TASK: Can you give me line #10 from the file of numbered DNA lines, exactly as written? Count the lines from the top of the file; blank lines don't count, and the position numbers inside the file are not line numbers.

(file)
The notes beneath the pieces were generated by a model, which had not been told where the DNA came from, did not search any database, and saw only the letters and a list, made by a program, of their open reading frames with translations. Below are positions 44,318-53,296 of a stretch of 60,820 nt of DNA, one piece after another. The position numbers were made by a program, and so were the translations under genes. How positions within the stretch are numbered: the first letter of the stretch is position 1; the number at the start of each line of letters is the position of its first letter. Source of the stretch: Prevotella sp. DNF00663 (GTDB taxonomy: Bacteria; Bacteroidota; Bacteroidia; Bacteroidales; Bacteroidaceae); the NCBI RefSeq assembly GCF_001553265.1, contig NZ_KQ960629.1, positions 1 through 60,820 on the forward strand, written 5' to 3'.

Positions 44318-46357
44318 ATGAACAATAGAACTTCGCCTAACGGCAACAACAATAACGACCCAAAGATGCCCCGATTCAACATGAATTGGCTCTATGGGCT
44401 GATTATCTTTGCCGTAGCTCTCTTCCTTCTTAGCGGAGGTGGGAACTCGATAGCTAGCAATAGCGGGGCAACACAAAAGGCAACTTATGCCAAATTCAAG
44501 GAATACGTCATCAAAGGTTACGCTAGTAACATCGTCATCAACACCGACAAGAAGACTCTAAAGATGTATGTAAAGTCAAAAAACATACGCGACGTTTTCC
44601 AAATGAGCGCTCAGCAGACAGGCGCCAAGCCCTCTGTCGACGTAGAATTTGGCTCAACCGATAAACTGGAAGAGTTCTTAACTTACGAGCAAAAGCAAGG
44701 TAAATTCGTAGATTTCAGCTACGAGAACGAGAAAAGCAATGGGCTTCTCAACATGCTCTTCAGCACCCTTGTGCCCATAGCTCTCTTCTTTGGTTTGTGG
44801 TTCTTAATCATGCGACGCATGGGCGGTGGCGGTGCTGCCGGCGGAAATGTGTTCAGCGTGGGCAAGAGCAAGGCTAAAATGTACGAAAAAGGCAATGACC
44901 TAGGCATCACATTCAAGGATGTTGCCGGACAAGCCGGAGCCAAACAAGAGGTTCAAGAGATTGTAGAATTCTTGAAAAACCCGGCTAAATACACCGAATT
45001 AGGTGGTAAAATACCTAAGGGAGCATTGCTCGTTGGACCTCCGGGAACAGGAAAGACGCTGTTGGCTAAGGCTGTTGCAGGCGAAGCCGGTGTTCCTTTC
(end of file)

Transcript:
45001 AGGTGGTAAAATACCTAAGGGAGCATTGCTCGTTGGACCTCCGGGAACAGGAAAGACGCTGTTGGCTAAGGCTGTTGCAGGCGAAGCCGGTGTTCCTTTC